Participation in Li Yuan's Rebellion
When the general Li Yuan the Duke of Tang was put in charge of Taiyuan (i.e., Jinyang) in 616, Liu saw that Li Yuan had great ambitions and therefore befriended him, but was even more impressed with Li Yuan's son Li Shimin, privately comparing Li Shimin to Emperor Gao of Han and Cao Cao when talking with Pei. In 617, when Li Mi rose in open rebellion near the eastern capital Luoyang, claiming the title of Duke of Wei, Liu, who was related to Li Mi by marriage, was briefly arrested and jailed on Emperor Yang's orders. When Li Shimin visited him in jail, he pointed out to Li Shimin the disturbed state that Sui was in and encouraged him to consider rebellion. Li Shimin agreed and began to plan for rebellion, but was initially hesitant to inform Li Yuan. As Li Yuan trusted Pei greatly, Liu devised the plot of having his associate Gao Binlian (高斌廉) gamble with Pei and intentionally lose to him, gradually endearing himself to Pei, and then inform him of the plot. Liu also personally persuaded Pei, pointing out to him that Pei, who had earlier permitted Li Yuan to have sexual relations with ladies in waiting at the Jinyang Palace, was violating serious regulations, and that in any case, Emperor Yang was already suspicious of Li Yuan because there had been prophecies that the next emperor would be named Li. Pei agreed, and he persuaded Li Yuan of the wisdom of rebelling. Li Yuan then had Liu forge an edict from Emperor Yang stating that all men in the surrounding commanderies from age 20 to 50 were all to be conscripted for a campaign against Goguryeo -- against which Emperor Yang had earlier launched three largely disastrous campaigns -- to arouse the despair of the people in the commanderies.
As Li Yuan prepared rebellion in spring 617, his deputies Wang Wei (王威) and Gao Junya (高君雅) began to be suspicious of him. Liu devised a plot where he entered the hall where Li Yuan, Wang, and Gao were sitting with his associate Liu Zhenghui (劉政會) and had Liu Zhenghui falsely accuse Wang and Gao of collaborating with Eastern Tujue. Li Yuan, feigning surprise, had Wang and Gao arrested. When Eastern Tujue soon attacked, the people believed the accusation that Wang and Gao were collaborating with Eastern Tujue, and Li Yuan used this excuse to execute them.
Li Yuan declared rebellion in fall 617, and Liu Wenjing suggested that he, who was still ostensibly claiming to be loyal to Sui but wanting to support Emperor Yang's grandson Yang You the Prince of Dai, then at Chang'an, as emperor, should change his banners from the regular Sui banners to distance himself from Emperor Yang, while seeking an alliance with Eastern Tujue for support. Li Yuan agreed, and sent Liu to Eastern Tujue to meet with the Shibi Khan Ashina Duojishi. When Ashina Duojishi asked him what Li Yuan's intention was, Liu responded:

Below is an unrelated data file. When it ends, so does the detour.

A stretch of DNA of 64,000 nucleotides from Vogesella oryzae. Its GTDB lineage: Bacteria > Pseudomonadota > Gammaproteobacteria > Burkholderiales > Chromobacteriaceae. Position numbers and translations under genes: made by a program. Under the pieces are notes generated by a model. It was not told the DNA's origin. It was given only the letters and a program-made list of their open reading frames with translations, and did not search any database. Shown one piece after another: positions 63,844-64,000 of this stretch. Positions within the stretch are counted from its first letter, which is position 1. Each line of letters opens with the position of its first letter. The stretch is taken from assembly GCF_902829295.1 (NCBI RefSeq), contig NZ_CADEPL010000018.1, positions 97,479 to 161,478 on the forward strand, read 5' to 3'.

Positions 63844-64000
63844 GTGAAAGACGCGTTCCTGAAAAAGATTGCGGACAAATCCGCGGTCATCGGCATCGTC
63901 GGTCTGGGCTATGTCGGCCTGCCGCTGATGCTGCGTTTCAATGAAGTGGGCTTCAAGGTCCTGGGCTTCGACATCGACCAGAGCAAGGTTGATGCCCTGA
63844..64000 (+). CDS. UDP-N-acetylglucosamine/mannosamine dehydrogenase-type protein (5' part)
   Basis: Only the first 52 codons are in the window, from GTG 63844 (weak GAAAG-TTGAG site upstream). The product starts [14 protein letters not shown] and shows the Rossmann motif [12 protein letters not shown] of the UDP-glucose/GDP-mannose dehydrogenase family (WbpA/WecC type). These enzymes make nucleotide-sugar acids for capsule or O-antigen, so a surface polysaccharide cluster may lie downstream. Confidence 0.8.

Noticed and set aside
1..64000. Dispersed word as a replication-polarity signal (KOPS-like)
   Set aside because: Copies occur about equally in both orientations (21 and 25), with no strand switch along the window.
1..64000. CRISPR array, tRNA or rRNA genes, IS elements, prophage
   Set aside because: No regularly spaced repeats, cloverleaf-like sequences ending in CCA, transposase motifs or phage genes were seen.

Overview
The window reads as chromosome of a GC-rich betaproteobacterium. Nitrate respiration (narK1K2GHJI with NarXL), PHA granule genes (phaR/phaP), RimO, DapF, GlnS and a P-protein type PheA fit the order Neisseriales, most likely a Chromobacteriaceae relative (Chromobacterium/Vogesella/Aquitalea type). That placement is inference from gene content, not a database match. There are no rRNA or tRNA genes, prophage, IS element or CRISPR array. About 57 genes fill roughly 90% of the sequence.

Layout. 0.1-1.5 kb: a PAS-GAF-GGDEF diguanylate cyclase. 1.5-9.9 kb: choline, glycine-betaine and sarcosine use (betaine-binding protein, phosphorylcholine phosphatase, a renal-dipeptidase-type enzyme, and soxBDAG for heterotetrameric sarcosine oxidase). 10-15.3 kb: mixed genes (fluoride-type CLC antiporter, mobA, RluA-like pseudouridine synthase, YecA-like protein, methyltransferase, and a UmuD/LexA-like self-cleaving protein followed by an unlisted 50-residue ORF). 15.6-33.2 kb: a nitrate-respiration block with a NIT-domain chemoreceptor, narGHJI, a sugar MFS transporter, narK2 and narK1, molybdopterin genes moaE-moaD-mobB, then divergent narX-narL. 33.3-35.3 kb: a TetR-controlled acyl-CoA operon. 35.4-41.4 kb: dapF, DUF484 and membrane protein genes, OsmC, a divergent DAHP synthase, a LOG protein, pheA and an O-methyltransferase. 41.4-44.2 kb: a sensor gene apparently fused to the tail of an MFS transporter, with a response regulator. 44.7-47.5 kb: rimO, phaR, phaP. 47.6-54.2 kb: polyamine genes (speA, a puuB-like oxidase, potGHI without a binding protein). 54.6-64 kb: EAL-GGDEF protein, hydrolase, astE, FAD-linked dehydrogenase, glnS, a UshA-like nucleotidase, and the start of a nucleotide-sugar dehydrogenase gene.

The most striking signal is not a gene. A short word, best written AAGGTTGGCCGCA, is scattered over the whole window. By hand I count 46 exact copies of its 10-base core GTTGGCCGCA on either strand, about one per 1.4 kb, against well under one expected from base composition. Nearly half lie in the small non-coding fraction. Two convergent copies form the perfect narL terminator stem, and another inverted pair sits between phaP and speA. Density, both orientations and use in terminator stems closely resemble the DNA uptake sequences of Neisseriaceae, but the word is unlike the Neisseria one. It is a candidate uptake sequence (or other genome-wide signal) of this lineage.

- The emperor deposed his proper heir and gave the throne to this current emperor, and this led to the current troubles. The Duke of Tang is an honored relative of the imperial clan, and he did not dare to sit by watching for the state to fail, and therefore he rose in righteousness, wanting to depose the improper emperor. He is willing to enter the capital with the soldiers of you, Great Khan. If you do so, the people and the land will belong to the Duke of Tang, but the money, silk, gold, and treasures will be yours, Great Khan.
Ashina Duojishi was pleased, and while he was not wholeheartedly willing to support Li Yuan, he nevertheless sent his general Kangqiaoli (康鞘利) with 2,000 men to accompany Liu back south, as Li Yuan had already marched south toward Chang'an, and he also gave Li Yuan 1,000 horses. Li Yuan, who wanted Tujue horses more than Tujue soldiers, was pleased and praised Liu for his skills at diplomacy. Subsequently, after Li Yuan decided to bypass Hedong (河東, in modern Yuncheng, Shanxi) and directly cross the Yellow River and attack Chang'an, he sent Liu with his son Li Jiancheng to Tong Pass to defend against an attack from Qutu Tong (屈突通), the Sui general defending Hedong. Qutu did indeed attack to try to prevent Li Yuan's advance, and while Liu initially suffered losses against Qutu's subordinate Sang Xianhe (桑顯和), he was ultimately able to defeat Sang and further capture Qutu. Once Li Yuan captured Chang'an in winter 617 and declared Yang You emperor (as Emperor Gong) but retained power as regent, Liu was created the Duke of Lu.
Read more about this topic: Liu Wenjing
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